Newspaper article The Evening Standard (London, England)

The Sleep Diet; TRENDS A New Wellbeing Cookbook Draws on Ancient Ingredients That Soothe the Gut in Order to Cure Insomnia, Finds Samuel Fishwick

Newspaper article The Evening Standard (London, England)

The Sleep Diet; TRENDS A New Wellbeing Cookbook Draws on Ancient Ingredients That Soothe the Gut in Order to Cure Insomnia, Finds Samuel Fishwick

Article excerpt

Byline: Samuel Fishwick

THERE are cities that never sleep but London is demonstrably exhausted. Twothirds of the adult population here don't get the right amount of shut-eye -- which is seven to eight hours, by popular scientific consensus. It's a problem exacerbated by street noise and light pollution.

A new book, Super Roots, by wellness entrepreneur and Koya noodle house chef Tanita de Ruijt, aims to get to the bottom of the problem, borrowing from traditional Chinese systems of medicine to reorientate your body for a better night's sleep. "It all starts from within," says de Ruijt. "It's not simply that a diet of processed foods eaten late keeps our bodies in a stressed state that's not conducive to good sleep. It's the fact we're not even cooking. Ring-fencing time every evening to cook for half an hour has a meditative quality that people are missing."

The book is a holistic long view of how to manage your body throughout the day. Slow-releasing complex carbohydrates such as sweet potatoes, she says, mean you stay full for longer, negating energy spikes throughout the day.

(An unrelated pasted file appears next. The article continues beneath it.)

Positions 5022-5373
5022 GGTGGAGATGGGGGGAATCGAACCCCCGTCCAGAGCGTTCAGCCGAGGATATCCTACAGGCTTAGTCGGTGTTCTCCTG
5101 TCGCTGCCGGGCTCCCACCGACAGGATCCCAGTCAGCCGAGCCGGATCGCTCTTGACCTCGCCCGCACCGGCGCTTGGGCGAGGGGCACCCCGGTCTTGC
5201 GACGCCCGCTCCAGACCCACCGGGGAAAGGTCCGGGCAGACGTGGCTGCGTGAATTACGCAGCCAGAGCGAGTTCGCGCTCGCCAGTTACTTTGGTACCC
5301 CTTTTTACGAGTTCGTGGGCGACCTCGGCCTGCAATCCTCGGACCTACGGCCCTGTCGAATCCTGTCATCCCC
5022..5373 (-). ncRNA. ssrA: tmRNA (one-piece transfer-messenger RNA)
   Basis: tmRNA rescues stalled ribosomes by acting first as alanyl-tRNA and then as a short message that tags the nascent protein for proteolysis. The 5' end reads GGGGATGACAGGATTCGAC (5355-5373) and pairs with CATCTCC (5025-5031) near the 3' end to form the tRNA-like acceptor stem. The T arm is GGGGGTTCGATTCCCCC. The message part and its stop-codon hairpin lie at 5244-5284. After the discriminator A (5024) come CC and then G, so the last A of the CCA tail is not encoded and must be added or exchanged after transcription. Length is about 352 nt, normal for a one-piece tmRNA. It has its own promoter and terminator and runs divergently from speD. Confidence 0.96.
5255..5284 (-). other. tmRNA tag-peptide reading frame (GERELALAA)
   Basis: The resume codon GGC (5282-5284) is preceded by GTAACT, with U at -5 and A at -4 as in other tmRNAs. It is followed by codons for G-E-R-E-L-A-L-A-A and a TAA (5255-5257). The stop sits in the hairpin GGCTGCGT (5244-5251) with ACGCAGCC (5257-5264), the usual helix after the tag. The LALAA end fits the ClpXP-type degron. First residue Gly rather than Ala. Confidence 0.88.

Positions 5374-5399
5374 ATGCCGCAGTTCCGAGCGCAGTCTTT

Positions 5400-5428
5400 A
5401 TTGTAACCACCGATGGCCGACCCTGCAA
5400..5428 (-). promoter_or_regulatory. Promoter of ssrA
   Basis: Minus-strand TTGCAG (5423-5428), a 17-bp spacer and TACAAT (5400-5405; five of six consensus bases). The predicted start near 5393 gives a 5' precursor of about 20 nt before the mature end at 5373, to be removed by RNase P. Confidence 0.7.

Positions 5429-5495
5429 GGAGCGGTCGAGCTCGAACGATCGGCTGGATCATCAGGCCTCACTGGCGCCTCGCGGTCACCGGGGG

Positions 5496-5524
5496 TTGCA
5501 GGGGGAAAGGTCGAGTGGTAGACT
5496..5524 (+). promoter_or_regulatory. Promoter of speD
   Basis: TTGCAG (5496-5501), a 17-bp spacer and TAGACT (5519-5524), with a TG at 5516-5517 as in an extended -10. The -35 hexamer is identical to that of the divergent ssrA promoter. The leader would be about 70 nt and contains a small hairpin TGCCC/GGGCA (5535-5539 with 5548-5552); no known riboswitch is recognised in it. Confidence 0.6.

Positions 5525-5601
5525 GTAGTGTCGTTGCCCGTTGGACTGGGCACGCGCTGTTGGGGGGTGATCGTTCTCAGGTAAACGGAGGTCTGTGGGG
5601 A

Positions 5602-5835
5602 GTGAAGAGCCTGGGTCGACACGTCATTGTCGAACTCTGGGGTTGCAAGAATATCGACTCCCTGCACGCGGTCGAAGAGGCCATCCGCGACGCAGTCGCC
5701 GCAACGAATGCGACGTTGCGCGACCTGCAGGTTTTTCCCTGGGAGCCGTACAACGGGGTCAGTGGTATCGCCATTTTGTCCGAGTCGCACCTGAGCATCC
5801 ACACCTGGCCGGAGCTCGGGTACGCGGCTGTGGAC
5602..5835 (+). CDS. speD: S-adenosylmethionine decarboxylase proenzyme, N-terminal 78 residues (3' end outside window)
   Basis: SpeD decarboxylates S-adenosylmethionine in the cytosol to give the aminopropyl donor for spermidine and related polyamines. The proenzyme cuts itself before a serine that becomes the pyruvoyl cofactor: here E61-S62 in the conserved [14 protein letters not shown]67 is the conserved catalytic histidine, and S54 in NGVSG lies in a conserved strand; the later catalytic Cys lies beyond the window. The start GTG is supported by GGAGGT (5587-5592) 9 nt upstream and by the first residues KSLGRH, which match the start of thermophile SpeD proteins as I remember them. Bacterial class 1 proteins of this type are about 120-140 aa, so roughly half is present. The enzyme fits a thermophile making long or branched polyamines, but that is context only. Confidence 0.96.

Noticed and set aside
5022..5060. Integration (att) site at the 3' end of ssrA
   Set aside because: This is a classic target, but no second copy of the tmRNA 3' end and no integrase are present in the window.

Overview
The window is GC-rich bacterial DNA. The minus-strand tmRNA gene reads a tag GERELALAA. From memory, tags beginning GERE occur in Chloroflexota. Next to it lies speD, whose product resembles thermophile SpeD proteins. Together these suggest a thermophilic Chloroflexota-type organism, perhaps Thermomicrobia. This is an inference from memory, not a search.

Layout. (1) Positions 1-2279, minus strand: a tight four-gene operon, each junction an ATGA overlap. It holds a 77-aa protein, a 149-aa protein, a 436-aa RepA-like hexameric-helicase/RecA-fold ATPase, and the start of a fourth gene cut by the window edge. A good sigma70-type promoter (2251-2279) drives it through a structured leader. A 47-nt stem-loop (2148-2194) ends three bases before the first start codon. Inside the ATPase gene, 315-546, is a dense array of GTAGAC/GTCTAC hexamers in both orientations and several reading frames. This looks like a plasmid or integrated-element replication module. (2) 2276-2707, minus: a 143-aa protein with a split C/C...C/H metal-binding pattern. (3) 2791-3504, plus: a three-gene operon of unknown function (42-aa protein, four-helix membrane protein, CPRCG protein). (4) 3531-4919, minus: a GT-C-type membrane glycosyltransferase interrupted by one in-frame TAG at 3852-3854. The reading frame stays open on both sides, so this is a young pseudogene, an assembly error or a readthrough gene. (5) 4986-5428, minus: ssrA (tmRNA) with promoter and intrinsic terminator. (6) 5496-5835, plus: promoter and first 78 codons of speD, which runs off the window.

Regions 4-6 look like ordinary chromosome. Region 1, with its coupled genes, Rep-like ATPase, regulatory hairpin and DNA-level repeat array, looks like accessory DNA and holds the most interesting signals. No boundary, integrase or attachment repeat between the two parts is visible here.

When bedtime comes, de Ruijt recommends not eating after 7pm to ensure that the digestive system is not in flux. Cumin seeds, added to her sweet potato chaat recipe, are "a natural sedative", and the backbone of a sensible dinner that won't leave you bouncing off the ceiling at 11pm. Research at the University of California, Berkeley, suggests sleep deprivation contributes to depression, anxiety, obesity, memory loss, Alzheimer's, cancer, stroke, infertility, heart attacks, an impaired immune system and plenty more to keep you up at night. And increasingly, the gut -- and its microbial cultures that call the small intestine home -- is being reexamined as a vital plank in the quality of your 40 winks.

Tim Spector, professor of genetic epidemiology at King's College London and author of The Diet Myth, has speculated that a gut-friendly diet is the key to a good night's sleep. …

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